3. 👩🏻‍🏫 Understanding the User: Often, when you ask your team to describe what a user persona is and what information it typically includes, you’d hear – “descriptions of type of user with a picture, a little backstory, their age and other demographics, hobbies and interests, IT literacy” etc. Understanding the tactile side of users is much easier than bringing out the feelings and emotions is difficult but is extremely relevant to your product. Concentrate on how the users experience or solve the problem your product is meant to be solving, rather than adding too many personal details.
  4. ⎘ Consistency between Personas (of same brand/client): Sticking to the (same) defined layout/template (by the UI/Graphic Designer) for multiple personas of same project raises trivial issues like word limit, image size, quantity, categories etc. Previously, we discussed must have categories and content in the user personas, no matter the type of user; therefore the layout and design of a persona also more or less stays the same. Maintaining this consistency always, with information adding and reducing project to project, or sometimes persona to person can be to be a challenge.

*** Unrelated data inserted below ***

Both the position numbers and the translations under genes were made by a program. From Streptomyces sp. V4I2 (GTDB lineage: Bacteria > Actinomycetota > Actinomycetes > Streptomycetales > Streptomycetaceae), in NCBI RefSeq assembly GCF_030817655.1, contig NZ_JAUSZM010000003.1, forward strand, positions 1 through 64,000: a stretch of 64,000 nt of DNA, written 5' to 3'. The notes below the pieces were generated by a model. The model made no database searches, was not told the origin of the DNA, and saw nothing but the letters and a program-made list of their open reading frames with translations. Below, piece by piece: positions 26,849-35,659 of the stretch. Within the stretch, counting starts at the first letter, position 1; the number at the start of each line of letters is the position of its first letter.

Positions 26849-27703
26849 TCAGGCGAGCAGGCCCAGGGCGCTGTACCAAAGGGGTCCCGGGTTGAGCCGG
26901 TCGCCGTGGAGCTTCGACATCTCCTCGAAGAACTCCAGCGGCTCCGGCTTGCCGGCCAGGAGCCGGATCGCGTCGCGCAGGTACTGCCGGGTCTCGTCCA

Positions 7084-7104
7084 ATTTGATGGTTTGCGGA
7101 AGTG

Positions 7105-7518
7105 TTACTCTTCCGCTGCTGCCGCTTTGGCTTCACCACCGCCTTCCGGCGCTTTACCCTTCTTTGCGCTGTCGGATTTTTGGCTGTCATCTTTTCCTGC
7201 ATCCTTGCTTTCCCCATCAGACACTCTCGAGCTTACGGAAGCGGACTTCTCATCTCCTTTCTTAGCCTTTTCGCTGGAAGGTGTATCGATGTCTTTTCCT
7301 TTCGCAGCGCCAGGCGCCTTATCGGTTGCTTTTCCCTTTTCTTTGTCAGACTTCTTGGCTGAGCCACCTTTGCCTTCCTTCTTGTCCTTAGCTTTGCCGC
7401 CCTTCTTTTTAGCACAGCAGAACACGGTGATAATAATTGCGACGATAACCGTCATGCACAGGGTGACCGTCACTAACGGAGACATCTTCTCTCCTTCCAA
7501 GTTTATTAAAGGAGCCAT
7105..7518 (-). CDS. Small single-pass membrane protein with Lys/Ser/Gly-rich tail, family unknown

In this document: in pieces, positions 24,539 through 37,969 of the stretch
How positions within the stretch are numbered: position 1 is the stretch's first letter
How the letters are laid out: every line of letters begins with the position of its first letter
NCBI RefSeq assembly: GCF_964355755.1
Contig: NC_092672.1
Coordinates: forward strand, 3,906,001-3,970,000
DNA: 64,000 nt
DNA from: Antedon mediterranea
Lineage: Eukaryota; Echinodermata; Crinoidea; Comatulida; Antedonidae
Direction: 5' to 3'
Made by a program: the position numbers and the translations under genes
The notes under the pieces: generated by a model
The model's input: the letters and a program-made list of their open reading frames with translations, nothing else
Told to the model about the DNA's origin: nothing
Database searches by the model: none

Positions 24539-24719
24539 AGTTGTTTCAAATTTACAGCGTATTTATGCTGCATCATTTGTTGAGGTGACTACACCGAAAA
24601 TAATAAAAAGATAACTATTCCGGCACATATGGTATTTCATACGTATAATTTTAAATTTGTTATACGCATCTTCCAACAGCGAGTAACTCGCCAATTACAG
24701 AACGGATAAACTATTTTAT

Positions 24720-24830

5. 🤝 Creating User Personas in silo: Creating in silo or with a person not part of the project, only to then impose it on other team members is the biggest barrier to the utilisation of user personas. This results in them being used like a piece of artwork pinned to the office wall, to admire once in a while. In order for people to believe in them, feel them, own them, people need to be involved in the process of making it. To avoid this pitfall, you must include the persona end users in the process of creating personas.

“It’s easy to get stuck in a design bubble and lose sight of who you are designing for. Throughout the process, remember to take a moment to step back and review your progress compared to the user goals. Ask yourself if what you’ve designed so far does indeed behave like a likeable person. Is it respectful of the user’s objectives? Is it generous and helpful in guiding them through their journey?”

— Alan Cooper, Creator of Personas

A well defined persona should reflect the goal and the scope of work it is meant to impact. Otherwise it’s a square peg in a round hole. You want personas to be naturally and organically referenced in every discussion and decision that is made. So don’t just create personas, unveil them and call it a day! After all, having personas and believing in them provides 90% of their value.

BRND Studio Persona Mapping, 2015